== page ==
Pat the CIO offers his pointed plan to achieve better ways of operating, calling it a comprehensive plan that needs support to succeed.
This is Pat the CIO's response to a performance review letter from his CEO which contained a "you're fired" threat.
Jim: Three weeks ago I received your year-in-review letter outlining your views of my performance for 2008, in which you expressed doubts about my suitability as CIO. While I don't agree with some of your conclusions, I'm grateful for the candid opinions and for the opportunity to present my plans for what we need to do in 2009. As requested, this letter summarizes the approaches I'd like to take, and sets the stage for the formal presentation I'll be making to you next week.
Your letter stated specifically that you "don't want us to waste our valuable time rehashing any excuses" I might have, so you won't find any excuses in this outline. But you will find pointed requests that are essential to meeting the needs of this great company and to fulfilling the objectives you've laid out before me. And while all of the 10 steps I've outlined below weave together into a comprehensive plan, each one by itself is crucial to the overall outcome -- they are all interrelated. So here they are.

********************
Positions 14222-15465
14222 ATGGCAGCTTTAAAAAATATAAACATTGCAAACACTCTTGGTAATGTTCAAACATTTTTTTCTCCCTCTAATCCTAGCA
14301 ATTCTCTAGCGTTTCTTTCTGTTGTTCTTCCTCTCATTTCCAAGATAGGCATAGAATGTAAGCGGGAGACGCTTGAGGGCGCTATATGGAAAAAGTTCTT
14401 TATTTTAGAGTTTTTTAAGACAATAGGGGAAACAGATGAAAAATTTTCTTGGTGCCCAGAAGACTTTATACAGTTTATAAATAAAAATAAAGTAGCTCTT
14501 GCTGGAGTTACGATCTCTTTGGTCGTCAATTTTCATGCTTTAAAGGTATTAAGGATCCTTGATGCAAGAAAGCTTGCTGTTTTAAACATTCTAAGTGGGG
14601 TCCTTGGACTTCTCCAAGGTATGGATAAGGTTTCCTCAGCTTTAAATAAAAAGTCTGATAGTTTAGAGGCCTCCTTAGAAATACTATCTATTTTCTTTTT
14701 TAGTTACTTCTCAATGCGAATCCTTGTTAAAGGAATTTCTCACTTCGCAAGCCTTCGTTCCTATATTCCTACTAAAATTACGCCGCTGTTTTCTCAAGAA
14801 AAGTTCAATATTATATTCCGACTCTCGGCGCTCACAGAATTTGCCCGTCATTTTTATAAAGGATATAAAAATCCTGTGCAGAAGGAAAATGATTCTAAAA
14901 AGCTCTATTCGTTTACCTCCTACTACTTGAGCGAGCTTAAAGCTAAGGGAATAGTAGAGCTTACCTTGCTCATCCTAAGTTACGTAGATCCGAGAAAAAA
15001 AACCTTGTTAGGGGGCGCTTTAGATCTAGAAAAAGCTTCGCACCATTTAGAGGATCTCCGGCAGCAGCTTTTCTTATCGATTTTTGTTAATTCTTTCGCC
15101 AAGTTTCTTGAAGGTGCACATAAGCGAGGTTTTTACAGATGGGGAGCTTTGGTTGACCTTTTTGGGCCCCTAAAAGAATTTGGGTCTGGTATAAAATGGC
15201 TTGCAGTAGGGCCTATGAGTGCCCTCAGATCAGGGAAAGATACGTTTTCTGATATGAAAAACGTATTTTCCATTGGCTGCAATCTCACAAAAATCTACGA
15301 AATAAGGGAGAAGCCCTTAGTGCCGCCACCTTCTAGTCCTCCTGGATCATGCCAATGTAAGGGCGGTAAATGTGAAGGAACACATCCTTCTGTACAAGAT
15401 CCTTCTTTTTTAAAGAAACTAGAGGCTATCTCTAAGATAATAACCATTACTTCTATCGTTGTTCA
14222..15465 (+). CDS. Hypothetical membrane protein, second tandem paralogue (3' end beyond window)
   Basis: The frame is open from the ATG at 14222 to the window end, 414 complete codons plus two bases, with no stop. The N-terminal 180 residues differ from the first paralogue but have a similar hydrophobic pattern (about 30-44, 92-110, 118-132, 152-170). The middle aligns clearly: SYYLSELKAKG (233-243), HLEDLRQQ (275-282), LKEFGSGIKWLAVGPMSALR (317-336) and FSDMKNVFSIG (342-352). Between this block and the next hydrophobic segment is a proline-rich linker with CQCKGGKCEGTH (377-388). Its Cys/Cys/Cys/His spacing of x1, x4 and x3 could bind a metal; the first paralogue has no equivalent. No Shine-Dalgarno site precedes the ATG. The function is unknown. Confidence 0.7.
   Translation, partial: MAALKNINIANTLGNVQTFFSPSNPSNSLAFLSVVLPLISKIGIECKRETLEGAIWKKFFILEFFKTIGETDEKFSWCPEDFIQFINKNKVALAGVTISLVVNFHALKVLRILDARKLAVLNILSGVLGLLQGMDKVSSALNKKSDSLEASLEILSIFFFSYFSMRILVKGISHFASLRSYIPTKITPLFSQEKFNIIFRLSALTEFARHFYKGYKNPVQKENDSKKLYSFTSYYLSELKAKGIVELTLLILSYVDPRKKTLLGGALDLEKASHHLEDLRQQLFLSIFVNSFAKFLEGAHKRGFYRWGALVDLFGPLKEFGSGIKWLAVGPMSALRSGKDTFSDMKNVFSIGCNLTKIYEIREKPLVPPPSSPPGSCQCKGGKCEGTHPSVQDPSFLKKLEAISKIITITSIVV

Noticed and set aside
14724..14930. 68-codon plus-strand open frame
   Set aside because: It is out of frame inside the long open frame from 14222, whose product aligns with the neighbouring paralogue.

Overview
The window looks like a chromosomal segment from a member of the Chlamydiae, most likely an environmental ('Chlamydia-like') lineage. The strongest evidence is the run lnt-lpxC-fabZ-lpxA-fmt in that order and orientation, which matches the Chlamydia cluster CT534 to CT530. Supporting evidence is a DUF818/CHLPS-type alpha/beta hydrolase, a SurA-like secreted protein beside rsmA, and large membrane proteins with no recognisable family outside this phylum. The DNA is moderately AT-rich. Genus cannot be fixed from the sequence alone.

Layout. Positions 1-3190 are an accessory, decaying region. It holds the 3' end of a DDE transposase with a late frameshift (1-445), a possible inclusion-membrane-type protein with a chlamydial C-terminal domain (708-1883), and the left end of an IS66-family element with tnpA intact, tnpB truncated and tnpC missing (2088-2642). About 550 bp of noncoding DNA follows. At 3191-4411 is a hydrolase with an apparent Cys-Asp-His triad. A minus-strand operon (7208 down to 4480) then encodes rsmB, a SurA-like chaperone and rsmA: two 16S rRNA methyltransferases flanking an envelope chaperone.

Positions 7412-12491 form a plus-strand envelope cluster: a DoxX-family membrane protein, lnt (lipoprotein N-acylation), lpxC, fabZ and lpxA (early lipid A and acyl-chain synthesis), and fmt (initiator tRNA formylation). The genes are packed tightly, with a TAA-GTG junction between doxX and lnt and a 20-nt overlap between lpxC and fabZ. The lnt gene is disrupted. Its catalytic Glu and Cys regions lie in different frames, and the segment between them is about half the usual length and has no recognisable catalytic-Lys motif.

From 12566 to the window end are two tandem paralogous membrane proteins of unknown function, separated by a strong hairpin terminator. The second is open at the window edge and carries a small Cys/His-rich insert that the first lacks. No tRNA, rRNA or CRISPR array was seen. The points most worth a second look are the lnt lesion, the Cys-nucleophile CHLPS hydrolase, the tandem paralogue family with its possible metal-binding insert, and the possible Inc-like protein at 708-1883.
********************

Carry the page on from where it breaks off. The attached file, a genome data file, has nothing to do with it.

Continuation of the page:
1. You need to clarify my role vis-à-vis the CFO. Susan's a terrific financial and administrative manager but her overly aggressive meddling in contracts, risk-management, compensation, and facilities is killing us. From her perspective, I'm sure she's doing exactly what you've asked. The problem is that from my perspective, the governance structure we have in place makes it impossible for each of us to do what we need to do without butting heads constantly. As a result, we are spending too much time on internal squabbling and not enough time on customers and new products. Here are two specific examples:
I worked with HR for 2 months to develop year-long incentive plans for my teams to greatly accelerate server-consolidation and offshoring plans, because both of those efforts would allow us to move millions of dollars out of maintenance and into savings or innovation. Both times, Susan killed the plans, saying that the company's not in a position where it can offer incentives to such a large number of nonexecutive employees. She said that since HR reports to her, this decision is final.
Your letter mentioned my 2008 success in data-center consolidation, but we could have had even more success if Susan hadn't stonewalled my attempts to remove outdated communications, networking, and security systems in more than 30 branches and go with new IP systems that are 70% less expensive. She said this was an issue for her Facilities team to deal with, and that they don't have the time to work with my team to make these strategic changes.